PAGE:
Democratic Centralism

By Peter Taaffe

Published in Militant Labour Members Bulletin No.16, 'A discussion on Democratic centralism', 18 March 1996.

This discussion took place in the UK section of the Committee for a Workers' International (CWI), which at that time went by the name Militant Labour. This discussion on democratic centralism was followed immediately by the discussion on the name of the party, which dominated the following four members' bulletins (17 - 20) during 1996. It led to the decision to change the name from Militant Labour to Socialist Party in early 1997.

Edit: The document has been split into four web pages and page headings added numbered 1 to 4. Some extra paragraph breaks have been added.


1. The need for a party

RECENT DISCUSSIONS within the ranks of Militant Labour, particularly around controversial issues in the pre-conference period and at the conference itself, underlined the necessity for a discussion within our ranks on the issue of the party, the character of the party structures, party democracy, etc.

We have pointed out many times in the past period that the collapse of Stalinism has changed the political terrain upon which Marxists must now operate.

Anything which appears to be tainted with the mark of Stalinism repels the new generation looking for a political alternative. But at the same time, in this period which demands a greater openness, tolerance of others' points of view, and democratic discussion and debate, it would nevertheless be fatal to jettison those very good methods which have served us so well in the past.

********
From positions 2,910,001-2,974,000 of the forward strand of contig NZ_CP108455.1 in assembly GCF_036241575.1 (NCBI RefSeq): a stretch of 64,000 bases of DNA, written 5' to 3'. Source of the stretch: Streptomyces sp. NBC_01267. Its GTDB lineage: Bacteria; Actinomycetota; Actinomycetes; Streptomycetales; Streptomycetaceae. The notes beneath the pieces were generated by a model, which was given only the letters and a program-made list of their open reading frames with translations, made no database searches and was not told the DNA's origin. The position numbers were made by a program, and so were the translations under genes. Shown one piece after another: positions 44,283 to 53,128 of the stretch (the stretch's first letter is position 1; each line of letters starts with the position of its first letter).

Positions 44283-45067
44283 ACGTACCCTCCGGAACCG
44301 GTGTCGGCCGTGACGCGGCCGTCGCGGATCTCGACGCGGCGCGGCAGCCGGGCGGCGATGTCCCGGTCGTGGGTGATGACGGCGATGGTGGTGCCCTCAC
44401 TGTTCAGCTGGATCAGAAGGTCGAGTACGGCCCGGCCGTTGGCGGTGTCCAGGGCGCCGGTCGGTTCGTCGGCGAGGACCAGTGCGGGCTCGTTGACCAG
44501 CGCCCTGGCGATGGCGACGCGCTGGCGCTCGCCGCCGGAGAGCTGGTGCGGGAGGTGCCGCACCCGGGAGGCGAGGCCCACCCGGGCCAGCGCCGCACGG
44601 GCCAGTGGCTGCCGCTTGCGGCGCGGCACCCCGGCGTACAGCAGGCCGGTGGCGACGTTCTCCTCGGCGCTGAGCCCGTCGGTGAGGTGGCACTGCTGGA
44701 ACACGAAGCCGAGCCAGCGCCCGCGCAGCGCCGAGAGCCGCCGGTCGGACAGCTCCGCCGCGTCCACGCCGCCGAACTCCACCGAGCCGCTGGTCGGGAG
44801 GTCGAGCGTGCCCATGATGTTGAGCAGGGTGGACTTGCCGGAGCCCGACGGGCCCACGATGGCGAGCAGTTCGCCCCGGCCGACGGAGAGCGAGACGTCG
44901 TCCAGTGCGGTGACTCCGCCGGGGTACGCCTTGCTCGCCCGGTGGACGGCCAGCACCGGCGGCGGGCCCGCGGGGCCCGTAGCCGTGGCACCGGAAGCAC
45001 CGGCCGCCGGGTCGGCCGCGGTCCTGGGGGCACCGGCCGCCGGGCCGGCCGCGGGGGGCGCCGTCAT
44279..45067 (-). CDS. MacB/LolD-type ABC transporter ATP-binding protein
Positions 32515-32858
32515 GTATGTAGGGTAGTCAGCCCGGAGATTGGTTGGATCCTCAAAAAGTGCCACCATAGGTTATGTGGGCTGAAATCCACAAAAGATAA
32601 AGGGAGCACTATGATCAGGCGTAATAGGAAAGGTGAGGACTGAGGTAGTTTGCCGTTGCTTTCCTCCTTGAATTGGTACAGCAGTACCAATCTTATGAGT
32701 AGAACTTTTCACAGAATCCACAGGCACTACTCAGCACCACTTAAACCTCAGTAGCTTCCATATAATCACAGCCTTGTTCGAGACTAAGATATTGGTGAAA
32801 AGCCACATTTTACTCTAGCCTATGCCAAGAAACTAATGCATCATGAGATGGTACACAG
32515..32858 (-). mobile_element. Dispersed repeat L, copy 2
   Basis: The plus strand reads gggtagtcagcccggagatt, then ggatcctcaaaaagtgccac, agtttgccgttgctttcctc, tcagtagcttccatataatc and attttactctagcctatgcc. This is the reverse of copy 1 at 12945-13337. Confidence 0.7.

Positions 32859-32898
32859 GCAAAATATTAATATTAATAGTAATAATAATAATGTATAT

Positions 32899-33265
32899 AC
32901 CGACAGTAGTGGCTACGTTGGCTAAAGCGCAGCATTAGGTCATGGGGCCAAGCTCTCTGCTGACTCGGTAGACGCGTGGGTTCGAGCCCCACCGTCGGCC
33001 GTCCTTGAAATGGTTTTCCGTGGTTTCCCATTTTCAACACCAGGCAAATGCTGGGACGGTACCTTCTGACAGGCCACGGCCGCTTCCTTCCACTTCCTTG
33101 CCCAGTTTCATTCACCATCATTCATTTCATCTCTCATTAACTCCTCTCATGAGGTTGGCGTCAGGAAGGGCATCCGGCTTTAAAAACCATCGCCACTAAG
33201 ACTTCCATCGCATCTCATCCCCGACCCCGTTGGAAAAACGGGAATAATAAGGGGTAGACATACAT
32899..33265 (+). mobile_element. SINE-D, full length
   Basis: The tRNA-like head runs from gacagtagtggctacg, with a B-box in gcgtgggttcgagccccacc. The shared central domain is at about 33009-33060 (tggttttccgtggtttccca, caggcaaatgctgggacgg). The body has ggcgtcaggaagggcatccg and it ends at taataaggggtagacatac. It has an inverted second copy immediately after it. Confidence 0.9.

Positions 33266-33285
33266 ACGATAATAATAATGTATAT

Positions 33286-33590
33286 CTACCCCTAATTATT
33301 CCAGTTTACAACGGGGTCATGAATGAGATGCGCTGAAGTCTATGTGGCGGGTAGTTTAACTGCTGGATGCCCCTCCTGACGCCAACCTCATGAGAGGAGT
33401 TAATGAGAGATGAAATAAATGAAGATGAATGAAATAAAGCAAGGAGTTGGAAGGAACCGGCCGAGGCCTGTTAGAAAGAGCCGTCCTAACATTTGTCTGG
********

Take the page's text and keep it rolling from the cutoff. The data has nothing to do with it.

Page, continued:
Recent surveys have shown that the majority of those under 25 are political, indeed highly political, but look with disdain on traditional 'politics' and the existing traditional 'parties'.


THEIR INVOLVEMENT in politics is directed, at this stage, more towards single issues organised through umbrella 'networks'. From these movements can come some of the new, fresh layers who can be a vital ingredient in the regeneration of the labour movement and of Marxism itself.

But the tendency towards 'spontaneity', the hostility to anything which is 'organised' and particularly if it has a 'top down' approach is also a feature of this movement. To some extent this is a favourable factor in this period because those who are involved tend to be open and prepared to discuss ideas, with many undoubtedly attracted to the perspective and programme of our organisation.